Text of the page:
The U.S. Forest Service has been compelled to evaluate the potential closure of grazing allotments for domestic sheep in the Okanogan-Wenatchee National Forest.
This outcome stems from a settlement reached between wildlife conservation groups and the agency, following a federal court lawsuit aimed at safeguarding wild bighorn sheep. The transmission of bacterial pneumonia from domestic herds has inflicted illness upon wild herds, including the Quilomene population that spans from Malaga to Ellensburg. The plaintiffs contended that despite being aware of the threat as early as 2010, the Forest Service persisted in permitting domestic sheep grazing near bighorn herds.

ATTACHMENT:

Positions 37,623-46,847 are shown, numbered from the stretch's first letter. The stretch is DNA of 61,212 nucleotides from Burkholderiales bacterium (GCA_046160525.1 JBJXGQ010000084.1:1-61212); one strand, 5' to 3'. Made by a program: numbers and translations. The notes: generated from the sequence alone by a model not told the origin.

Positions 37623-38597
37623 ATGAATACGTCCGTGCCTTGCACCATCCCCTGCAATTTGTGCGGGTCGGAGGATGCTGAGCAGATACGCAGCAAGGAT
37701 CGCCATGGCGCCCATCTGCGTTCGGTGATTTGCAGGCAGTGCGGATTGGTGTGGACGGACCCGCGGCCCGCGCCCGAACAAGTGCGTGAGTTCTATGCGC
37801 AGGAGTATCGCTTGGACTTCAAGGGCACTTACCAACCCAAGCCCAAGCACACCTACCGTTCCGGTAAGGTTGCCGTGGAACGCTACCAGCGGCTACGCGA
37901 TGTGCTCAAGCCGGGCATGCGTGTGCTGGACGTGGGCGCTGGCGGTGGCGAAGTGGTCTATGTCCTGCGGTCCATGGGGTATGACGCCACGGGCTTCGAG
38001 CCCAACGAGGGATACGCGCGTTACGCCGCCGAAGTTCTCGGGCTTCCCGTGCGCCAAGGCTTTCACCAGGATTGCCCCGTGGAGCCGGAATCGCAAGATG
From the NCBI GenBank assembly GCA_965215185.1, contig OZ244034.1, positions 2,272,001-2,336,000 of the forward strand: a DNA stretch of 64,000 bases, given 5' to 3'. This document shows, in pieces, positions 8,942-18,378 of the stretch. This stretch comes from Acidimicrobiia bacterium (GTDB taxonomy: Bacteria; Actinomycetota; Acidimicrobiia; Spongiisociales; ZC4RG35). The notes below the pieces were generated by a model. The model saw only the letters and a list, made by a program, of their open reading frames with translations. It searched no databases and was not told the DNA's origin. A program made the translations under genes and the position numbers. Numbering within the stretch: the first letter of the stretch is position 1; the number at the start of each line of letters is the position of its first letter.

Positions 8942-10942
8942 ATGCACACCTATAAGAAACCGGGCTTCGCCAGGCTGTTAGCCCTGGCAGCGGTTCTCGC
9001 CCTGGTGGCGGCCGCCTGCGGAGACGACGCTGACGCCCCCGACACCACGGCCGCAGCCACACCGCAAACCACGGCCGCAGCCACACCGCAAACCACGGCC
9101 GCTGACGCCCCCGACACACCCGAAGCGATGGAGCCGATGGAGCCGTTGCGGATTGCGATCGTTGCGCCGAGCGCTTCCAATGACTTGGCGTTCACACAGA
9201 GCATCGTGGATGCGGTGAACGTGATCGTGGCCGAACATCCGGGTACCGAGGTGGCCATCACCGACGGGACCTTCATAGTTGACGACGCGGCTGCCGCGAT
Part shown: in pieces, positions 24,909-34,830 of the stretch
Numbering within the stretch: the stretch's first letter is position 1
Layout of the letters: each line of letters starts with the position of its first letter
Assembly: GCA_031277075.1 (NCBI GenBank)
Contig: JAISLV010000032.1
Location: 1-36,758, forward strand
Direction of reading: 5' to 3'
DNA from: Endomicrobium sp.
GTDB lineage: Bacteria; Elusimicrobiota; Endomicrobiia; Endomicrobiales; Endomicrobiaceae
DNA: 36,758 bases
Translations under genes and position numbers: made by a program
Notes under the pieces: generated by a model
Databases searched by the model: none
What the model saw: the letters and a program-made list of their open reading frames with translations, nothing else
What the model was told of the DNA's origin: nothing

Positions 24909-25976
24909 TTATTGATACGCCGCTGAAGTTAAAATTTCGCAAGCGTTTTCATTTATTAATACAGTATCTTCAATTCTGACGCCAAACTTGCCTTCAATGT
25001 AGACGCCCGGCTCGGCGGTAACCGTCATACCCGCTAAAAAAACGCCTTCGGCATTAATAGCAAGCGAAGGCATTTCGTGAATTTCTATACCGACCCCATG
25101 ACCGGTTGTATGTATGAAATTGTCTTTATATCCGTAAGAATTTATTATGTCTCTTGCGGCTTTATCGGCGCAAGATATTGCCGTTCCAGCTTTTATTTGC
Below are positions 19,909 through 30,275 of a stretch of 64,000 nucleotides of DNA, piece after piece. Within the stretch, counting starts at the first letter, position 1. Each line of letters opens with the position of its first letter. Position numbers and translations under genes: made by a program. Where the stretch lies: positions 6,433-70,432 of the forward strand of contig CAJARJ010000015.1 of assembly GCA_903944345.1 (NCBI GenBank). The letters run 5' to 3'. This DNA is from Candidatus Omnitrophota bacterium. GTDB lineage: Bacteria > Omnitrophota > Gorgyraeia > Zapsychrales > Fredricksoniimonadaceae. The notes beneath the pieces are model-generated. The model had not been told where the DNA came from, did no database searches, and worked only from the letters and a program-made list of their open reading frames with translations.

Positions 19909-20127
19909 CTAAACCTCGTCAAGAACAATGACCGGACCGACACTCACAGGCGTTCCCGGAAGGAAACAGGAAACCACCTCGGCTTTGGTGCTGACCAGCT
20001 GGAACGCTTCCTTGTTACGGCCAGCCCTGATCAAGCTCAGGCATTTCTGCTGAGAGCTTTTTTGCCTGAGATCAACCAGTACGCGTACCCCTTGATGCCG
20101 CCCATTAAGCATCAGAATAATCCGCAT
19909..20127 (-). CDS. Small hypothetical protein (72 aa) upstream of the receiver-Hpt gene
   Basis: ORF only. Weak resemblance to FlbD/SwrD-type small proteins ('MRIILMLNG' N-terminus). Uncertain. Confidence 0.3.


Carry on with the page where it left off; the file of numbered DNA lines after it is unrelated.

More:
To resolve the case, the agency has agreed to undertake a long-delayed environmental review, the findings of which could determine the cessation of this practice. In line with these efforts, Fish and Wildlife recently implemented a new regulation that prohibits domestic sheep and goats from accessing specific sensitive areas within the bighorn sheep range.
The settlement signifies a significant step towards addressing the concerns raised by wildlife conservation groups and aiming to mitigate the health risks posed to wild bighorn sheep. The environmental review holds the potential to guide future decisions regarding grazing practices and the protection of these herds in the Okanogan-Wenatchee National Forest.